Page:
The natural question then arises, where do you go to learn about other kinds of male survival. What techniques will help the survival of several endangered species such as “Faithful Fatherman”, “Masculine Role-Modelman”, and ”Honest Man”? Can these survive? The answer is “yes.”

The ultimate survivorman to watch is Jesus Christ. Jesus does not show us how to just survive, but how to thrive. Les Stroud has immediate credibility with guys because he always “goes it alone.” It seems to be a pretty common daydream for men to see themselves in some dire situation beating the odds. While this may make for interesting television, it’s not the way of the Lord. Jesus refuses to let you go it alone. He is the ultimate model of manhood. He fulfilled God’s purpose, lived for his bride (the Church) and gave Himself away serving others.

Sure, it is impressive to watch Les eat an entire rabbit or grub for insects to survive. It is more inspiring to watch a man face down a thirty-year mortgage, explain sex to a thirteen year old without a hint of impurity, endure the trials of office politics, or hold the line of truth for a teenager who is testing the very material of that cord. Watching a man fight for his marriage, raise a family, or apologize to an offended friend is every bit as impressive as watching Survivorman. Hats off to the real survivorman that lives next door and never fails to load up a family on Sunday to go to church. He is the real survivorman.

If you know a man like this, tell him what you respect about him and encourage him to keep striving. The survival of many depends upon him.

Ed Litton

Thursday, March 02, 2006

America Needs This Kind of Miracle

What we need is nothing short of a miracle.  The current condition of the American family is dire.  The culture is a verifiable mess.  The hope for our future diminishes daily.  Yet, the prospect for change, real change, is here.  I refuse to give up hope for a reformation of the American family and father.  Why?  Because of what happened in the lives of my parents, Harry and Sue Litton.

They were married in 1956, and it did not take long for them to realize that their marriage was in trouble, primarily due to my father’s alcoholism.  Two boys and a mortgage simply added pressure to the inevitable explosion that took place ten years later.  Their marriage was on the rocks, my father’s drinking was out of control and the Litton family was soon to become a statistic. 

My father had been on an extended drinking binge.  My mother escaped
with my brother and I in tow.  Armed with a new perspective, she planned
to leave my father and start a new life.  We went home to get our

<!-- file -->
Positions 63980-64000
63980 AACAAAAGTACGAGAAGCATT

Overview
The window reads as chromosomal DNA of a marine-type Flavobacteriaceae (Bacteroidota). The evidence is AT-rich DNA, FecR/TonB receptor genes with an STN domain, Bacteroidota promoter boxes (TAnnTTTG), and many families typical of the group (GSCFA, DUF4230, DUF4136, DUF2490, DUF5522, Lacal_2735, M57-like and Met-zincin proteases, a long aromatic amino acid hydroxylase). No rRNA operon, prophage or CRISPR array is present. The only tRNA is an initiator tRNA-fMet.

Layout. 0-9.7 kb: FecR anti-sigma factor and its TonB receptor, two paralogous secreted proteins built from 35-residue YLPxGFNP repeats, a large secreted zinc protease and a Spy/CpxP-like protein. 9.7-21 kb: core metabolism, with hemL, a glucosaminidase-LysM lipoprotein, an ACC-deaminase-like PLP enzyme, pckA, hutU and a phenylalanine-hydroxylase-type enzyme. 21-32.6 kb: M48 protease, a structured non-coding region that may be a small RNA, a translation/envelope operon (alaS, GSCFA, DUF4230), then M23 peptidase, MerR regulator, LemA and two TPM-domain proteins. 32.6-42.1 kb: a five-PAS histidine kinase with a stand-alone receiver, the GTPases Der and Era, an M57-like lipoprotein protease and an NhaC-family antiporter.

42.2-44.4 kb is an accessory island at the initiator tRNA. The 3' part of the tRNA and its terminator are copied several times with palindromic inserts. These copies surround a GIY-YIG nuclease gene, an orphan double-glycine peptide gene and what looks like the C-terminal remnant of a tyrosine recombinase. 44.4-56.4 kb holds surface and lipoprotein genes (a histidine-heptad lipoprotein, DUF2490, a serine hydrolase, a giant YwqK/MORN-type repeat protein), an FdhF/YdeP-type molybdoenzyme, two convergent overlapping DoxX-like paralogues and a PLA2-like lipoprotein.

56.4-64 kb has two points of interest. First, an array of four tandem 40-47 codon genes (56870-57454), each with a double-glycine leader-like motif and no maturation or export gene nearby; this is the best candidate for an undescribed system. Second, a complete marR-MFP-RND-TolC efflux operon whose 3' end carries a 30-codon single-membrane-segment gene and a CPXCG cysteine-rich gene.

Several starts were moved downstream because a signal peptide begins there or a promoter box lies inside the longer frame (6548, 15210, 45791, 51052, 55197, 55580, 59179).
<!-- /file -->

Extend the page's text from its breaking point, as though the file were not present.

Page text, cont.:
things and the plan was to leave him and head for California.  We found my father lying beneath a bed in our guest room.  He had been on a drinking binge that had lasted several weeks and was close to death.  He whispered a simple request for us to take him to  a man who offered him hope in Jesus Christ.  The man's name was Charlie Jones, the pastor of Kempsville Baptist Church in Virginia Beach.  In that pastor's office we watched a man slowly get on his knees and invite Jesus Christ into his heart.  He stood up sober, new and changed.  The dramatic change became increasingly  apparent as each new day dawned.  He was a new man.

As a pastor I am cautious not to build up false hope in hurting people.
However, I must tell you that what happened to us was neither simple nor easy, but it was revolutionary and it saved us.  Not every person who struggles with substance abuse has the same experience, but Harry Litton certainly did.  God changed his heart, his desires and his mind.  His appetite for God's Word was ravenous.  He grew and became a father to his sons.

This week we celebrated the 50th Wedding Anniversary of my father and mother.  In the presence of good friends, we took time to thank
God for saving the Litton family.  We also thanked Him for the years of
ministry my parents have had loving and leading people to Jesus.  The
salvation of one solitary man has had a tremendous impact on our
family, as well as countless other lives touched by my father and
mother.  I am grateful for the change that God made in one man's life.
I am also grateful for the hope that if one man changes, a family can
be saved and a community can be transformed and a nation can be
revived.  It happens one man at a time.

Ed Litton

Tuesday, February 21, 2006

Powerball Lottery Winner